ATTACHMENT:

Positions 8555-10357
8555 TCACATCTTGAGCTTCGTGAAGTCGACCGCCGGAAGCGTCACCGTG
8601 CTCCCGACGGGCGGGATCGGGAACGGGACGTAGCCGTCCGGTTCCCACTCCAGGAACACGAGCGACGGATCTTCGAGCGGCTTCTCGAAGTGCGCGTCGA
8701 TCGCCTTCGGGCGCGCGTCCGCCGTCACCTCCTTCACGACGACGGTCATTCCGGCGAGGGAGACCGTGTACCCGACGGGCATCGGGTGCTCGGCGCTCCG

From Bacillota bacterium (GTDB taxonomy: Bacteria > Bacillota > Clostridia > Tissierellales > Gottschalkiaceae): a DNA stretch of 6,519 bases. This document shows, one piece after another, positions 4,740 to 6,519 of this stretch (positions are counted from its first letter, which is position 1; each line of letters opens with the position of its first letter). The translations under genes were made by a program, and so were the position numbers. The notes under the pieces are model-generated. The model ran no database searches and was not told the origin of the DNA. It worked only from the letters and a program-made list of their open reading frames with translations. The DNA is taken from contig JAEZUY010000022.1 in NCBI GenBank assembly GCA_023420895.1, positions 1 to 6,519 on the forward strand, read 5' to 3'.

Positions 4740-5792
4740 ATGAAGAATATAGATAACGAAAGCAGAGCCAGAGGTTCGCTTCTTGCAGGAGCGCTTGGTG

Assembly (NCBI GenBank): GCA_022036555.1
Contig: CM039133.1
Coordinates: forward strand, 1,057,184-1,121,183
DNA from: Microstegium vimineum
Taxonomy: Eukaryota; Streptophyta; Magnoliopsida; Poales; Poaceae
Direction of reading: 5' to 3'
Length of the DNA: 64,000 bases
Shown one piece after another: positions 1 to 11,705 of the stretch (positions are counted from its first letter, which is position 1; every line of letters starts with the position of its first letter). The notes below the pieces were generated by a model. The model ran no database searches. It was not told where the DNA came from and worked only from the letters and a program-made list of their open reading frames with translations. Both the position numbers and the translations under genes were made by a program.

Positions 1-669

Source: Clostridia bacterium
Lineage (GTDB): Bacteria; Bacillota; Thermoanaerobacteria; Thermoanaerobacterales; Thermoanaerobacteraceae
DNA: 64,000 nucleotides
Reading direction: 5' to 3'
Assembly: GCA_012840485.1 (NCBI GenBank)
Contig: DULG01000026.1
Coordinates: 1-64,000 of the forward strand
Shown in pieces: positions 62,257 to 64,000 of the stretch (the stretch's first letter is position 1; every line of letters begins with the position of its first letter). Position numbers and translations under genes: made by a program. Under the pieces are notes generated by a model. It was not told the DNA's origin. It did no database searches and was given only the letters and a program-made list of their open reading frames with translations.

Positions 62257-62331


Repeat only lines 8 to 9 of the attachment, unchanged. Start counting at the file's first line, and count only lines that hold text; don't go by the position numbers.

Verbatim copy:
Assembly (NCBI GenBank): GCA_022036555.1
Contig: CM039133.1